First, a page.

The Chicago Public Library, through its 74 locations, serves every neighborhood of our city, is open 7 days per week at its three largest locations, 6 days per week at 71 branch libraries and 24/7 on its website which is filled with online research collections, downloadable content, reference help, and access to vast arrays of the Library’s holdings and information.
Last year, Chicagoans checked out nearly 10 million items from the Chicago Public Library’s 74 locations and the majority of those items were books. (Your ‘undercover cameras” shots were taken in a series of stacks devoted to bound periodicals used for reference. Next time, try looking at the circulating collections throughout the building.) Especially in times of economic downturn, smart people turn to the public library as their free resource for books, information and entertainment in multiple formats – print, online, in person.
And yes, we proudly provide free access to the internet because so much information today is found online, something you should know from your own work. In fact, the Chicago Public Library provided 3.8 million free one hour Internet sessions to the people of Chicago in 2009. The Internet has made public libraries more relevant, not less as your story suggests. There continues to exist in this country a vast digital divide. It exists along lines of race and class and is only bridged consistently and equitably through the free access provided by the Chicago Public Library and all public libraries in this nation. Some 60 percent of the individuals who use public computers a Chicago’s libraries are searching for and applying for jobs. We’re proud to continue to be able to use our resources to help them do so.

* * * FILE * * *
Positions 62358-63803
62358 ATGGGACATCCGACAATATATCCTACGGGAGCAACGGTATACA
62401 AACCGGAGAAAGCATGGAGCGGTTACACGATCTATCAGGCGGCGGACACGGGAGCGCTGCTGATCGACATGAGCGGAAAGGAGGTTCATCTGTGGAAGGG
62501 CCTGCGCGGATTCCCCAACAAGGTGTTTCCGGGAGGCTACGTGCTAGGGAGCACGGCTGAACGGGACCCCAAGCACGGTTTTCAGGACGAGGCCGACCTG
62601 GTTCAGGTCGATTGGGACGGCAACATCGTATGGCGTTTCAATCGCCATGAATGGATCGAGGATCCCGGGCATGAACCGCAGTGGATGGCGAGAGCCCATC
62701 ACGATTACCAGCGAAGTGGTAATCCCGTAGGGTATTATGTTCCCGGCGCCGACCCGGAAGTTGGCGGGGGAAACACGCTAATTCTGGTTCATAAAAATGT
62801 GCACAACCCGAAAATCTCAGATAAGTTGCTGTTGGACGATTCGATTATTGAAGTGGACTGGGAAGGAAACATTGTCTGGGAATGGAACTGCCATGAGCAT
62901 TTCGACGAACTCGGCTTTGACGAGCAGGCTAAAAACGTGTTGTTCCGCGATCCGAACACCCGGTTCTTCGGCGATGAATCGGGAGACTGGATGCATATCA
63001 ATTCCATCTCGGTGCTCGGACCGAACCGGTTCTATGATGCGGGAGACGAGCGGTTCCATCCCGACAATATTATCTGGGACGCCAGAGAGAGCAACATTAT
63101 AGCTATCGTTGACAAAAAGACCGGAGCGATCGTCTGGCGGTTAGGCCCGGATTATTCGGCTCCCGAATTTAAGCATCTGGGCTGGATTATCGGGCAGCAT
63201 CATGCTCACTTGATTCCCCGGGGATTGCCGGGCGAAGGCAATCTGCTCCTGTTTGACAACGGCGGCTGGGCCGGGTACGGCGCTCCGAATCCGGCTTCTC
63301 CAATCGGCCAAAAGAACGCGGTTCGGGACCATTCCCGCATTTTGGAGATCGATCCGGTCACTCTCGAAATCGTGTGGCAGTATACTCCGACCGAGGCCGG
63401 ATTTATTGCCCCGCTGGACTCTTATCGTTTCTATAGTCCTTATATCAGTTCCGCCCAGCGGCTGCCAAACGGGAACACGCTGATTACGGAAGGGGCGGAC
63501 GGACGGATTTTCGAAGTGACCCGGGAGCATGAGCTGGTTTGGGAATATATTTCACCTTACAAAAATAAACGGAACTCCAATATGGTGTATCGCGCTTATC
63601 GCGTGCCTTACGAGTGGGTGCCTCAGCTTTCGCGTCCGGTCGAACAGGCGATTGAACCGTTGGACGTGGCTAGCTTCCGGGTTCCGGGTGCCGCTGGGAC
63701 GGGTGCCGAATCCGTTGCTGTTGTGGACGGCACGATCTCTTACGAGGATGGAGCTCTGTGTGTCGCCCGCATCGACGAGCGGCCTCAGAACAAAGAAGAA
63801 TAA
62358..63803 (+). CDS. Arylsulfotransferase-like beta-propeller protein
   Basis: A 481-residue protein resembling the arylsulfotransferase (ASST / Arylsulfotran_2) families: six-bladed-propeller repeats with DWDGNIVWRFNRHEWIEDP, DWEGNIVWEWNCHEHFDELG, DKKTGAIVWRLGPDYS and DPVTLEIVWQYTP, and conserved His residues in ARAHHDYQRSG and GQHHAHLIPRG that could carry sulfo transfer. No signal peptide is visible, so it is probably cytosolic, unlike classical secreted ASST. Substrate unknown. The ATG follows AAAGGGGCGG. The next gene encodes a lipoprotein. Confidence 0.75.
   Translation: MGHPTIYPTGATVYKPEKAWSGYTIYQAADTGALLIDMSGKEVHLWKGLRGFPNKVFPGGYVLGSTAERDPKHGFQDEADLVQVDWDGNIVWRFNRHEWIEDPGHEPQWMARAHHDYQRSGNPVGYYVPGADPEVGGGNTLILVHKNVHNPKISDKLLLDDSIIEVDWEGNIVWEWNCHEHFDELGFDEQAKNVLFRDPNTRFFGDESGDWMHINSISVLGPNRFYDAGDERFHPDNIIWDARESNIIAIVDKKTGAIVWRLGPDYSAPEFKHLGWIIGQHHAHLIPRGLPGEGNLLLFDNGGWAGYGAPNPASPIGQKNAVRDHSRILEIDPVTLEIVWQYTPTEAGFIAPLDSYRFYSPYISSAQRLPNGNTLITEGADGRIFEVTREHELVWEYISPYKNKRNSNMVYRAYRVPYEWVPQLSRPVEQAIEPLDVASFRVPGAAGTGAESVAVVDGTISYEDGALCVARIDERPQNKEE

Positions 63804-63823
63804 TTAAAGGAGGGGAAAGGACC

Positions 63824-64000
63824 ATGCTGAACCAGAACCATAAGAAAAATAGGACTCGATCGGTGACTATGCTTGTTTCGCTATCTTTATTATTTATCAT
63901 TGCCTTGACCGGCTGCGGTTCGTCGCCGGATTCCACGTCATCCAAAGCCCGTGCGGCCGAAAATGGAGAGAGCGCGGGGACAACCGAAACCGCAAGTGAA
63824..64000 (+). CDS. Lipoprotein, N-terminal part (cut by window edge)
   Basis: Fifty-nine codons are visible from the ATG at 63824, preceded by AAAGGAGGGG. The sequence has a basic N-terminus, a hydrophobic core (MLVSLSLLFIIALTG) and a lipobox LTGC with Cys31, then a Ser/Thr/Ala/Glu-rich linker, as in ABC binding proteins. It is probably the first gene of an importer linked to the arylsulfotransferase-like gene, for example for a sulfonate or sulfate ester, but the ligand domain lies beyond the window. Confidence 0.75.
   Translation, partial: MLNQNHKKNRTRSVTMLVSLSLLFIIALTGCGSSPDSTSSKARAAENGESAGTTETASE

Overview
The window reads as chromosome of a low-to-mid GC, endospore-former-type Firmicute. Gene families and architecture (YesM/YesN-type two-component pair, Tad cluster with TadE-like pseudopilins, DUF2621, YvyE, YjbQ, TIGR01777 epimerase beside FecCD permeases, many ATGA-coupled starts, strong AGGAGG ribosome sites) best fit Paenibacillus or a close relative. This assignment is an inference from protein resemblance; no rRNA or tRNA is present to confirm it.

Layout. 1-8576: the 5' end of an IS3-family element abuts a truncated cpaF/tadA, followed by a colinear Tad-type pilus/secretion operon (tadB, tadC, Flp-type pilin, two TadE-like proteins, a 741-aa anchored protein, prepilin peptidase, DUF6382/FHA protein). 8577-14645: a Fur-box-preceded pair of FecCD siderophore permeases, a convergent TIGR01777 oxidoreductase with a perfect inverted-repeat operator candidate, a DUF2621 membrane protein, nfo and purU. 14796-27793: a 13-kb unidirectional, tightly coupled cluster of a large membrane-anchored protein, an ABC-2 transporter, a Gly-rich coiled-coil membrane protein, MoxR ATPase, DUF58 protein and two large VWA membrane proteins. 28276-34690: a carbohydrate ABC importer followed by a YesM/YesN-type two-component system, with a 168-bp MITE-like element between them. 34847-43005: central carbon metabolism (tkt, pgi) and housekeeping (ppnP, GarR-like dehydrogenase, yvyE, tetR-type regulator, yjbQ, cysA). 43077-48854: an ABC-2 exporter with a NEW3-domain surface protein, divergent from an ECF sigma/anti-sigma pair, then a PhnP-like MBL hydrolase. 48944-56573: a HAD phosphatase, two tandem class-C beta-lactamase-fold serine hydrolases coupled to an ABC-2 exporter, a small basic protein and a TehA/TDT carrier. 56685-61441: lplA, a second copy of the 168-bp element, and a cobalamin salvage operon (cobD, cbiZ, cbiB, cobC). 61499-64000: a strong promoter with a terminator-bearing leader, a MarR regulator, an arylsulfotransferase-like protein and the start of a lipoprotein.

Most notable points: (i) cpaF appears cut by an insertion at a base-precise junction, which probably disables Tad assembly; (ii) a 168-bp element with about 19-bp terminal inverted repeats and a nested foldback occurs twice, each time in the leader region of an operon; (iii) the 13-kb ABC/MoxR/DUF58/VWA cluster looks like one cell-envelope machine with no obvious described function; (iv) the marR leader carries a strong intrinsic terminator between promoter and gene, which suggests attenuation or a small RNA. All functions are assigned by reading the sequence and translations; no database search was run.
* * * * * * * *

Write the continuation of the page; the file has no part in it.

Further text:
The Libraries vs. Schools or other public agencies funding argument posed by your story is a non-starter. The mission of the Chicago Public Library is and always has been to make available to all people from birth through senior citizenship, the resources they need to enjoy a good quality of life, to participate in lifelong learning, and to become and remain civically engaged. If information is power, then the public library is the source of that power,
We devote considerable effort and funding to providing early literacy books, programs , story times and training for parents, caregivers and preschool teachers of infants and toddlers so that those children start kindergarten ready to learn.
Chicago’s schools offer the shortest school day in the nation. As schools slash their budgets for school libraries and shorten their classroom teaching time, thousands of children flock to Chicago’s public libraries every day afterschool, in the evening and on weekends for homework assistance from our librarians and certified teachers hired by the public library.